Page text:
• If the blood clot becomes dislodged 
  • If you have too much sugar after the procedure

The signs for when you can start to reintroduce coffee include swelling and soreness reduction — this shows that the blood clot has formed and is starting to do its job.

Initially, it’s best to avoid super hot or icy coffee. You should also avoid sugar and milk, as these can irritate the socket and cause a breeding ground for bacteria in your mouth [3]. 

Related: Best Time to Drink Coffee

Understanding Tooth Extraction & Recovery

In order to understand when and why you need to avoid coffee after having dental surgery, it’s important to know the tooth extraction process and the recovery timeline. 

For a tooth extraction, the area is numbed with a local anesthetic before the dentist gently removes the tooth. In some complex cases, they might use a general anesthetic and a scalpel to help cut around the impacted tooth, but the whole area should be numb.

Of course, this kind of removal happens for many reasons including:

  • Broken tooth
  • Crowded teeth
  • Gum disease
  • Impacted wisdom teeth
  • Severe tooth decay

It’s normal for there to be some bleeding from the wound after a tooth is removed. Naturally, your blood will start to clot to block the wound and start the healing process.

It’s massively important that the blood clot isn’t disturbed as it’s the body’s protective layer that stops bacteria and infection from getting into the gums and jawbone. You’ll be able to see a clot forming in the tooth socket as it tends to be a dark red patch of blood rather than the vibrant red from an open wound.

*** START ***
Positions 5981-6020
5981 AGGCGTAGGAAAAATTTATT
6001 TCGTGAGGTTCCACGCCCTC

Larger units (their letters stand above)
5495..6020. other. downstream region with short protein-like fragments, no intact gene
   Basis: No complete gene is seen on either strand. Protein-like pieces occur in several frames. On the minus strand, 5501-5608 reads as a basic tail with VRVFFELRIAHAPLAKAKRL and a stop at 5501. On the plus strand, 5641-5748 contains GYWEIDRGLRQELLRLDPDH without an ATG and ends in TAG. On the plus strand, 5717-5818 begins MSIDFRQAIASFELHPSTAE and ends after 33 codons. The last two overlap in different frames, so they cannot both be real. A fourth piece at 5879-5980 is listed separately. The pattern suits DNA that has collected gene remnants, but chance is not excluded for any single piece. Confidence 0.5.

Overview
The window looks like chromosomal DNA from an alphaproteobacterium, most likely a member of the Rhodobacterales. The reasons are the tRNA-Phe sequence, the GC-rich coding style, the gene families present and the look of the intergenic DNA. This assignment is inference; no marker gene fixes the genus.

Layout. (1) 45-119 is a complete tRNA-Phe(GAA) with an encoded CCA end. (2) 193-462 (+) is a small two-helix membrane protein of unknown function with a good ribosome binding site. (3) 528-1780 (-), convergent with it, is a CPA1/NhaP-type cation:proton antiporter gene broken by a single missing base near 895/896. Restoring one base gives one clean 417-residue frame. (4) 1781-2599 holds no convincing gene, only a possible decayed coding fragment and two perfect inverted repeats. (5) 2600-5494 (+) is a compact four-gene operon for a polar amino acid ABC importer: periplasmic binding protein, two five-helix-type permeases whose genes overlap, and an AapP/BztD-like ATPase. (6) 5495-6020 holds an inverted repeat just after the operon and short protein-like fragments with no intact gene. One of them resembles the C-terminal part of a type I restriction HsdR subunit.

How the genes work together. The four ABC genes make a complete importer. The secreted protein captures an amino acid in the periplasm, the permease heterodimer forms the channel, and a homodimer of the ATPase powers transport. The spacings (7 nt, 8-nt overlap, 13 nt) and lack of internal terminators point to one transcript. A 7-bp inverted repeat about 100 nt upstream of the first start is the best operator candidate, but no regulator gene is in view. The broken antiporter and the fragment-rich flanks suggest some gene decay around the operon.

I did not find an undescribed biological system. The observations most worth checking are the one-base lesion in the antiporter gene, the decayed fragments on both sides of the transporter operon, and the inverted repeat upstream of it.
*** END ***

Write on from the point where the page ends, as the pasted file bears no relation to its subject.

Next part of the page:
The average healing time is anywhere between three days and a week, depending on the tooth and the patient. There are a number of ways to slow down the healing — dislodging the blood clot, eating hard food too early, drinking hot drinks before the 72-hour advisory is up, or eating on that side of your mouth before the blood clot has fully formed.

Coffee Alternatives You Can Enjoy After A Tooth Extraction

Of course, just because you can't have coffee for a couple of days doesn't mean you should avoid drinking altogether. In fact, you need to stay hydrated to avoid getting a dry socket.

It’s best to enjoy lukewarm or cold (but not icy) beverages so that the temperate doesn’t dislodge the blood clot and slow the healing process. 

Of course, water is the best option as it’ll keep you hydrated and keep everything nice and clean. Smoothies are also a great option, especially if you include fruits that are high in vitamin C, like oranges, for speedier healing [4]. Just make sure you avoid including fruits with small seeds or pips as these have a tendency to get stuck in the socket and can cause infection.